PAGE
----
Let’s have a look at the implementation!

My original SPVSProjectProps class was extended with the new properties:

Code Snippet
  1. // IECacheFilePattern property related members
  2. private const string IECacheFilePatternPropertyId = "IECacheFilePattern";
  3. private const string IECacheFilePatternPropertyDefaultValue = "";
  4.  
  5. [DisplayName("IE cache file pattern")]
  6. [DescriptionAttribute("This property specifies a regular expression pattern to determine which files should be deleted from the IE cache when the Clear IE cache deployment step is activated")]
  7. [DefaultValue(IECacheFilePatternPropertyDefaultValue)]
  8. // we want our custom property to show up in the SharePoint section in the project properties property grid
  9. [Category("SharePoint")]
  10. public string IECacheFilePattern
  11. {
  12.     get
  13.     {
  14.         string propertyValue;
  15.         int hr = projectStorage.GetPropertyValue(IECacheFilePatternPropertyId, string.Empty,
  16.             (uint)_PersistStorageType.PST_PROJECT_FILE, out propertyValue);
  17.  
  18.         // Try to get the current value from the project file; if it does not yet exist, return a default value.
  19.         if (!ErrorHandler.Succeeded(hr) || String.IsNullOrEmpty(propertyValue))
  20.         {
  21.             propertyValue = IECacheFilePatternPropertyDefaultValue;
  22.         }
  23.  
  24.         return propertyValue;
  25.     }
  26.  
  27.     set
  28.     {
  29.         projectStorage.SetPropertyValue(IECacheFilePatternPropertyId, string.Empty,
  30.             (uint)_PersistStorageType.PST_PROJECT_FILE, value);
  31.     }
  32. }
  33.  
  34. // IECacheFileList property related members
  35. private const string IECacheFileListPropertyId = "IECacheFileList";
  36. private const string IECacheFileListPropertyDefaultValue = "";
  37.  
  38. [DisplayName("IE cache file list")]
  39. [Description("This property specifies which files should be deleted from the IE cache when the Clear IE cache deployment step is activated")]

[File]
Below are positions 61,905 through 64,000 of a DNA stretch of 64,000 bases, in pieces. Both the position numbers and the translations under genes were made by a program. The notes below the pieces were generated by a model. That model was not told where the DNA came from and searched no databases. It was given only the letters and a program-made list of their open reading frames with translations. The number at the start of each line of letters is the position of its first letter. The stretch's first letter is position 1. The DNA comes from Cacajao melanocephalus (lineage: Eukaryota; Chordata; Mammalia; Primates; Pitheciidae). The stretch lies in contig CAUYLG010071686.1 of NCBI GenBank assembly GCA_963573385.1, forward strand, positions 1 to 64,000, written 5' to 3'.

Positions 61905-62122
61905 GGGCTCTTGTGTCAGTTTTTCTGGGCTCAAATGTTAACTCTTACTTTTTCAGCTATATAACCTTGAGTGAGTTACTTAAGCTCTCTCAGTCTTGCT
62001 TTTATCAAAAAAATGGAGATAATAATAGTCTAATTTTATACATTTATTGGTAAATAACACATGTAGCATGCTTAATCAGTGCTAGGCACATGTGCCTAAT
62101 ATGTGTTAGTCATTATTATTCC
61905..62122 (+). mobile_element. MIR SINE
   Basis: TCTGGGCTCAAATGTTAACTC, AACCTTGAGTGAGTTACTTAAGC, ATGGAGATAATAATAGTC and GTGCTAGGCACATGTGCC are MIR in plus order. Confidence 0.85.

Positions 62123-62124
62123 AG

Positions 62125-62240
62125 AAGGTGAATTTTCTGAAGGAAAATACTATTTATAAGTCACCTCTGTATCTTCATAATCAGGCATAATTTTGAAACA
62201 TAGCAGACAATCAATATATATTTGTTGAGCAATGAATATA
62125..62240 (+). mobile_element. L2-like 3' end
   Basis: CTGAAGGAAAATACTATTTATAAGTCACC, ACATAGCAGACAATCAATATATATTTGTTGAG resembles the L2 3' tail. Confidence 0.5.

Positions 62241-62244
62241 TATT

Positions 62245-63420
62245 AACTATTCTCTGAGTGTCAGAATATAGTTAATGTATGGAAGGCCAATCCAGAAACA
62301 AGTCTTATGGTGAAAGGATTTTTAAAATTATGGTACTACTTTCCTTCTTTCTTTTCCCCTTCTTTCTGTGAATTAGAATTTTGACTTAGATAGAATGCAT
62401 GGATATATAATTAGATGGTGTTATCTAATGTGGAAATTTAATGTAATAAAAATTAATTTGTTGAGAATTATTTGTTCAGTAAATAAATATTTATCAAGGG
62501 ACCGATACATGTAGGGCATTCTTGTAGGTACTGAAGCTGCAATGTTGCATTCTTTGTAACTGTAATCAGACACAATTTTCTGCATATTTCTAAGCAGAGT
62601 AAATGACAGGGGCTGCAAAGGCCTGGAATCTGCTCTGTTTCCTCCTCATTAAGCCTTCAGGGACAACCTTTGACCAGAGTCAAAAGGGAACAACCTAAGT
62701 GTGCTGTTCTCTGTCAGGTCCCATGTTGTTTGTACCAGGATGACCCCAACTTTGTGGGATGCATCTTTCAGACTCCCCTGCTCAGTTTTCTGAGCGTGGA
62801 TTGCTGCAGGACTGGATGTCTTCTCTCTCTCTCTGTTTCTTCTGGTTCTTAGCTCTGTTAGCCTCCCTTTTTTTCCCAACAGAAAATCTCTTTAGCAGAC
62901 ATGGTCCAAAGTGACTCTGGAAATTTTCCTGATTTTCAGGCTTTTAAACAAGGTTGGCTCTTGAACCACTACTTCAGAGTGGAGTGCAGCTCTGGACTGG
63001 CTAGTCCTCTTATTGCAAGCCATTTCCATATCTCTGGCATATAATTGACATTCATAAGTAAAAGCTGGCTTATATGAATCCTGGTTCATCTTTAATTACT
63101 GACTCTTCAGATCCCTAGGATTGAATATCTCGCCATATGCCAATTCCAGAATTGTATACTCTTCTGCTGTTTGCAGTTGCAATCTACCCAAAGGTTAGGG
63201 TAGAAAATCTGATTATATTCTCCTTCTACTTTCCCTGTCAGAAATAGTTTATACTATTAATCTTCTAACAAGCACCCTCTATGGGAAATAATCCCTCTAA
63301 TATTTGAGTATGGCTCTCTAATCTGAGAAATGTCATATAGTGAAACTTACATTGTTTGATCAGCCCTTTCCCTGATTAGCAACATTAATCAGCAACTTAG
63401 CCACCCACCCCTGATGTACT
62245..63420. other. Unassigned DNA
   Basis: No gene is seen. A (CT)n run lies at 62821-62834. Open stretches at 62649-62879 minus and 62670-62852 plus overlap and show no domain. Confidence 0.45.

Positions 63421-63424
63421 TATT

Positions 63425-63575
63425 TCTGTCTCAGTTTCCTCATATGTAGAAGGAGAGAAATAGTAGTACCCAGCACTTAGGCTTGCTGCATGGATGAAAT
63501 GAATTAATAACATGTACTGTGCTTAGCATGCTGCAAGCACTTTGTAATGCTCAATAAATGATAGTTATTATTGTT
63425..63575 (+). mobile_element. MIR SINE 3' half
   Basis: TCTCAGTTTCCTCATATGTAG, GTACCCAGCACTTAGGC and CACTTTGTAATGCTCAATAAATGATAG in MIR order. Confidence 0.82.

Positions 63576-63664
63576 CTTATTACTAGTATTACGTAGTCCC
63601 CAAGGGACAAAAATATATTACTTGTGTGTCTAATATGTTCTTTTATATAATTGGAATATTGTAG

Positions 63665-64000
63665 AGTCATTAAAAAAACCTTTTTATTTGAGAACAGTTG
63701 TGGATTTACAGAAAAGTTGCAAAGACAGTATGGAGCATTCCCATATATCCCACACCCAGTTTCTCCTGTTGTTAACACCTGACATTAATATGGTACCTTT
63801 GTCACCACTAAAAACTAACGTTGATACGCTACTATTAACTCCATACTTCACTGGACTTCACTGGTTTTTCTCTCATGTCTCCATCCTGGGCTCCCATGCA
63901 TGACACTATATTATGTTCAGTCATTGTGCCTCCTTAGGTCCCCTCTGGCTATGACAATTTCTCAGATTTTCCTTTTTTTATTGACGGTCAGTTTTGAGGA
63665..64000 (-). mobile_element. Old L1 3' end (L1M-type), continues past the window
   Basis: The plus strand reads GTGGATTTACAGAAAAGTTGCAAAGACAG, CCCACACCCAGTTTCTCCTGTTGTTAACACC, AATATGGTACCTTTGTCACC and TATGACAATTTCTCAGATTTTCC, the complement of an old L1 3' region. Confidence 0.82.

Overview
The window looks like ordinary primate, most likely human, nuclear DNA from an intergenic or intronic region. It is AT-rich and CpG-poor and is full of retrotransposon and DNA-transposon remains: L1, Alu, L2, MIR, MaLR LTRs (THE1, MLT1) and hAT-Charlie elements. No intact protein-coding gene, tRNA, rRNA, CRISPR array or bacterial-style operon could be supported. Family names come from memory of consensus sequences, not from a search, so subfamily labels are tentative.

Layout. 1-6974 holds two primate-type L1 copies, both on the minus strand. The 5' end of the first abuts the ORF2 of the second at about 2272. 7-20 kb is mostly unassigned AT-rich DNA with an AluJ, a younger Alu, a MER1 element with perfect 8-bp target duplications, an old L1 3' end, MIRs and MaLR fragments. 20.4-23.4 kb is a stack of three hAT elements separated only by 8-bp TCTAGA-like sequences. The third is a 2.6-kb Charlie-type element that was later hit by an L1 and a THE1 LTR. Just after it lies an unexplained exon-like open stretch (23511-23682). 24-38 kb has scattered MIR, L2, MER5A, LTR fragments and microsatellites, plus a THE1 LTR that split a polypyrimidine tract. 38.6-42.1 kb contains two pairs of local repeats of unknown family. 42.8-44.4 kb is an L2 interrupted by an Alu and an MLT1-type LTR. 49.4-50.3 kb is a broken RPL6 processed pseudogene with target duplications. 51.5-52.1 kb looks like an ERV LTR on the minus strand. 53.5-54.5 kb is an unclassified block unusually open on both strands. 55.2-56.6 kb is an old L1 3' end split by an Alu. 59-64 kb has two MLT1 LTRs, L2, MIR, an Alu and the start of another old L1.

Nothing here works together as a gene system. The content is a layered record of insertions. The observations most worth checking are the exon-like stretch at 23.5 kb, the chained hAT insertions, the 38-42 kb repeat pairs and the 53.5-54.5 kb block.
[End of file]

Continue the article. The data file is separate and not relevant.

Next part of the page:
40. [DefaultValue(RelatedTimerJobsPropertyDefaultValue)]
  41. // we want our custom property to show up in the SharePoint section in the project properties property grid
  42. [Category("SharePoint")]
  43. // use custom property editor to avoid "Constructor on type 'System.String' not found." error in design mode
  44. [Editor("System.Windows.Forms.Design.StringArrayEditor, System.Design", typeof(UITypeEditor))]
  45. [TypeConverter(typeof(CsvArrayConverter))]
  46. public String[] IECacheFileList
  47. {
  48.     get
  49.     {
  50.         String propertyValue;
  51.         int hr = projectStorage.GetPropertyValue(IECacheFileListPropertyId, string.Empty,
  52.             (uint)_PersistStorageType.PST_PROJECT_FILE, out propertyValue);
  53.  
  54.         // Try to get the current value from the project file; if it does not yet exist, return a default value.
  55.         if (!ErrorHandler.Succeeded(hr) || String.IsNullOrEmpty(propertyValue))
  56.         {
  57.             propertyValue = IECacheFileListPropertyDefaultValue;
  58.         }
  59.  
  60.         // remove accidental whitespaces
  61.         String[] fileNames = propertyValue.Split(new char[] { '|' }, StringSplitOptions.RemoveEmptyEntries);
  62.         fileNames = Array.ConvertAll<String, String>(fileNames, fileName => fileName.Trim());
  63.         return fileNames;
  64.     }
  65.  
  66.     set
  67.     {
  68.         String propertyValue =
  69.             (value == null) ?
  70.             String.Empty :